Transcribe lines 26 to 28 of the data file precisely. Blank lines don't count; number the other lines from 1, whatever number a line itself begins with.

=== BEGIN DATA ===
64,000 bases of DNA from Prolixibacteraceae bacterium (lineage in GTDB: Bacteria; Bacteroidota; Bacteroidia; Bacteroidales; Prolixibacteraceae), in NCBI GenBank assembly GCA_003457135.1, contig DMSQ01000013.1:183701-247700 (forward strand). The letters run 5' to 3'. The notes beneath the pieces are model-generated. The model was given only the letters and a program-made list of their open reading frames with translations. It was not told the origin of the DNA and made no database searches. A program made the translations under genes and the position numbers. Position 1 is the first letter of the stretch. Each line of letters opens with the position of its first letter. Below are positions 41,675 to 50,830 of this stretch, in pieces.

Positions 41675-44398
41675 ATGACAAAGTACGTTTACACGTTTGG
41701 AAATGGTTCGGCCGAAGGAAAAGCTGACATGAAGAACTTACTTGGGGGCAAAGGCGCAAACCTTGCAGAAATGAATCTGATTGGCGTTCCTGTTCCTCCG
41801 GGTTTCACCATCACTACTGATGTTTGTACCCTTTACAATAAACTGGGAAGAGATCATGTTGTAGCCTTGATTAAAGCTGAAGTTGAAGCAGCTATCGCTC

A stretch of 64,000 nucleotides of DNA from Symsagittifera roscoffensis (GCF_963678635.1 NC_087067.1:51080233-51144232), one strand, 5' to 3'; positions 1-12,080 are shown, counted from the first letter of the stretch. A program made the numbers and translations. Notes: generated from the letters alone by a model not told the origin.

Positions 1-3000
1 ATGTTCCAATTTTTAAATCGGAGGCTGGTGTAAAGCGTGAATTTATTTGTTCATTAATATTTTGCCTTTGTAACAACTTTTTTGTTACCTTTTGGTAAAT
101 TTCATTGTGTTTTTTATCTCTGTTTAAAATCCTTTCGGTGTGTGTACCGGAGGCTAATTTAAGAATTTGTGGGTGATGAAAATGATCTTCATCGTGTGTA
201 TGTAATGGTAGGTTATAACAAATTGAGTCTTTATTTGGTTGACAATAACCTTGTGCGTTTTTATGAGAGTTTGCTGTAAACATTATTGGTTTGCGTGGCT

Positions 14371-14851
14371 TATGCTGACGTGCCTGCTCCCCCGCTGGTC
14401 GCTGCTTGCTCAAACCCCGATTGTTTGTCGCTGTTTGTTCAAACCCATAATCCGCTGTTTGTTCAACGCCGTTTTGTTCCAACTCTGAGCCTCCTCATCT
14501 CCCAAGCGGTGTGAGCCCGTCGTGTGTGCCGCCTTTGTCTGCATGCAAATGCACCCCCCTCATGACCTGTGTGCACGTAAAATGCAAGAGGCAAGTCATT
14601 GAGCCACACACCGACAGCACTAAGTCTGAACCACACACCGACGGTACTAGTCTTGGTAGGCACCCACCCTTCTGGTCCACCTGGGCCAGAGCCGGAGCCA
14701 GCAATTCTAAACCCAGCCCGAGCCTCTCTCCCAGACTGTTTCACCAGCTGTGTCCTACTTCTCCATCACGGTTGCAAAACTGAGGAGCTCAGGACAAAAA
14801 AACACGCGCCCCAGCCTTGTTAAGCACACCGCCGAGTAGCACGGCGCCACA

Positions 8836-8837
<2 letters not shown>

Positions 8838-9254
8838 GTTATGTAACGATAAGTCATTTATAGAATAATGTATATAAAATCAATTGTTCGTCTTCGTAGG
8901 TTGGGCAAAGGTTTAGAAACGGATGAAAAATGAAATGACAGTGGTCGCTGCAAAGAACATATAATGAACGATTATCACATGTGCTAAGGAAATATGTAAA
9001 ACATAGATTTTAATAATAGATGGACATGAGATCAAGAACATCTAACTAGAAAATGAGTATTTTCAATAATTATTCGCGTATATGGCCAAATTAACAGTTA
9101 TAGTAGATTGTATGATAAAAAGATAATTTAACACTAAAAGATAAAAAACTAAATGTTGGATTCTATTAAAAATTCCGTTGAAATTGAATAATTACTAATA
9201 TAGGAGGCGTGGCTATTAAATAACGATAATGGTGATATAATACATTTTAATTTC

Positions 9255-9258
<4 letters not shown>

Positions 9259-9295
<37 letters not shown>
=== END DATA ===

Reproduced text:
Positions 9255-9258
<4 letters not shown>

Positions 9259-9295